Peru’s electoral jury said on Monday it has rejected the latest pleas of right-wing Keiko Fujimori to avoid its electoral defeat and is preparing this week to declare the winner of an election in early June, which, according to a vote count, he said was socialist Pedro Castillo.
The announcement of the final result of the second round of elections was delayed due to hundreds of challenges and cancellations of votes submitted by Fujimori, especially from poor areas of the Andean country where Castillo won.
The National Elections Arbitration Commission (JNE) said on Twitter that it had unanimously declared the five appeals filed last week by the Fujimori People’s Power Party inadmissible, and from now on it would “proceed to prepare the Public Results Announcement Act”.
“In the same way, the JNE will proceed to the immediate organization of the ceremonies for the presentation of credentials for the corresponding presidential formula. The date for this ceremony is scheduled to be set this week,” the electoral jury said.
“In the same way, JNE will proceed to the immediate organization of the ceremonies for the presentation of credentials for the corresponding presidential formula. The date for this ceremony will be set this week,” the electoral jury said.
According to the June 6 vote count, Castillo, a 51-year-old rural schoolteacher, received 50.12% of the vote in the June 6 ballot versus 49.88% for the daughter of prisoner former President Alberto Fujimori.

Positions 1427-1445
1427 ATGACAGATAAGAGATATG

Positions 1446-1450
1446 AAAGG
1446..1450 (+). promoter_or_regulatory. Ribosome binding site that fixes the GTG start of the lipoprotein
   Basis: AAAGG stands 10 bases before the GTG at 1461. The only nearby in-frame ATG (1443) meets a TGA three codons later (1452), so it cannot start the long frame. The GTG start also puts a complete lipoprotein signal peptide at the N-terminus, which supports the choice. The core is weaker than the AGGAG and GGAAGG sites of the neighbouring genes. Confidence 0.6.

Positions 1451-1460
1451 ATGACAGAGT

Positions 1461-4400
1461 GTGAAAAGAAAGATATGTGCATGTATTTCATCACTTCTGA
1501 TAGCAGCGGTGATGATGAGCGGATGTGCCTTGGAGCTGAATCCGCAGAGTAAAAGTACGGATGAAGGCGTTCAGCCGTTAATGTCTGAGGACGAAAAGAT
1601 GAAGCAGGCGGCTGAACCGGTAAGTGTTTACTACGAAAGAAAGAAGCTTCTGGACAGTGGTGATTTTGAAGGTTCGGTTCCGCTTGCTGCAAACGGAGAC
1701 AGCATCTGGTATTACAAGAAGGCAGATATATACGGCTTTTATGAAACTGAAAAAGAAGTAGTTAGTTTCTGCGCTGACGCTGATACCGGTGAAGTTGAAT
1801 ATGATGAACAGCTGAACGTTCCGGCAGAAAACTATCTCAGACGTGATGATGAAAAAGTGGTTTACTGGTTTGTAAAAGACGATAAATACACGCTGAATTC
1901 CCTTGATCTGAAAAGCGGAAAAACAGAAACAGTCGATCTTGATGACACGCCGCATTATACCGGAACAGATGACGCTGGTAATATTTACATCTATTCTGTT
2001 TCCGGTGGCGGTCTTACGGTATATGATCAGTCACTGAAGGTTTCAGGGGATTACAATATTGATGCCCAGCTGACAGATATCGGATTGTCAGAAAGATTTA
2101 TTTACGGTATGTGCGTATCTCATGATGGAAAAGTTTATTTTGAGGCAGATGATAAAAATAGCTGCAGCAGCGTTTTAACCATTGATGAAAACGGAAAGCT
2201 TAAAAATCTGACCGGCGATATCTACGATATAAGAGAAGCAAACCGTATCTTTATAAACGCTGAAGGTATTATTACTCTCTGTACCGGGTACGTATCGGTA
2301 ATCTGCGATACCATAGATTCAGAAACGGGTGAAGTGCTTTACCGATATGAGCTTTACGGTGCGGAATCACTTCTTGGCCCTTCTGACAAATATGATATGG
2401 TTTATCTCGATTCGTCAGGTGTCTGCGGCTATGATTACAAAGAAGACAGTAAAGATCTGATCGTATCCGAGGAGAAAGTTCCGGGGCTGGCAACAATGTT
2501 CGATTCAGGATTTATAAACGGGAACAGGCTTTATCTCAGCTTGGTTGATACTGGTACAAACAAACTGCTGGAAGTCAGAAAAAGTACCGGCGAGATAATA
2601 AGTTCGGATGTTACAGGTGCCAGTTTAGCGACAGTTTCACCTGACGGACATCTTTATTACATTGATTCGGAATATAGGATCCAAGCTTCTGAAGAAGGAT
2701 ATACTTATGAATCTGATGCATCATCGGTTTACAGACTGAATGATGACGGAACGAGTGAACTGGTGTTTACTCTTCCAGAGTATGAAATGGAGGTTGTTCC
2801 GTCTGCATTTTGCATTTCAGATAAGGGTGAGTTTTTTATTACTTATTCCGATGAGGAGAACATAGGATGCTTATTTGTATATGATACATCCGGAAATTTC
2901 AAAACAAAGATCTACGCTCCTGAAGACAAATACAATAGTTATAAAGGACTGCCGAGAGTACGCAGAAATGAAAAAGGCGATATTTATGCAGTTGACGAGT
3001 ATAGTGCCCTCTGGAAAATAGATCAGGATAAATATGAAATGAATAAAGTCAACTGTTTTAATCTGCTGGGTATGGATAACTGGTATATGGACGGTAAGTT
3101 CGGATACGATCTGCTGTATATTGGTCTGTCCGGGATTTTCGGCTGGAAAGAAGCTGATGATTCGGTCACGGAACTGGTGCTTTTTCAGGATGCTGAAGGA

The difference was only about 44,000 votes, but Fujimori’s party alleged irregularities in the electoral process and denounced fraud without other evidence.
The second election round was called into question by Fujimori and some of the right-wing parties who supported it, despite the fact that organizations such as the Organization of American States (OAS), the European Union, the US State Department, Canada, and the United Kingdom have stated, separately, that the elections in Peru It was transparent.
The announcement comes nearly a week after interim President Francisco Sagaste handed over power to a five-year government on July 28, when Peru celebrates two hundred years of its independence.
The electoral process and the narrow outcome have deeply divided Peru, and there have been rallies, some violent, in support of the candidates almost every day.
This will be Keiko Fujimori’s third electoral defeat, after losing the 2011 and 2016 elections. The politician is facing trial for money laundering after receiving alleged illegal campaign contributions from Brazilian construction company Odebrecht, a company implicated in corruption cases.
In the case, in which the governor denied the charges, the anti-corruption prosecutor asked for 30 years in prison.
Castillo, unknown to most residents until shortly before the elections, is seeking a new constitution that would give the state a greater role in the economy, a plan that has shaken the mining country’s political and business elite.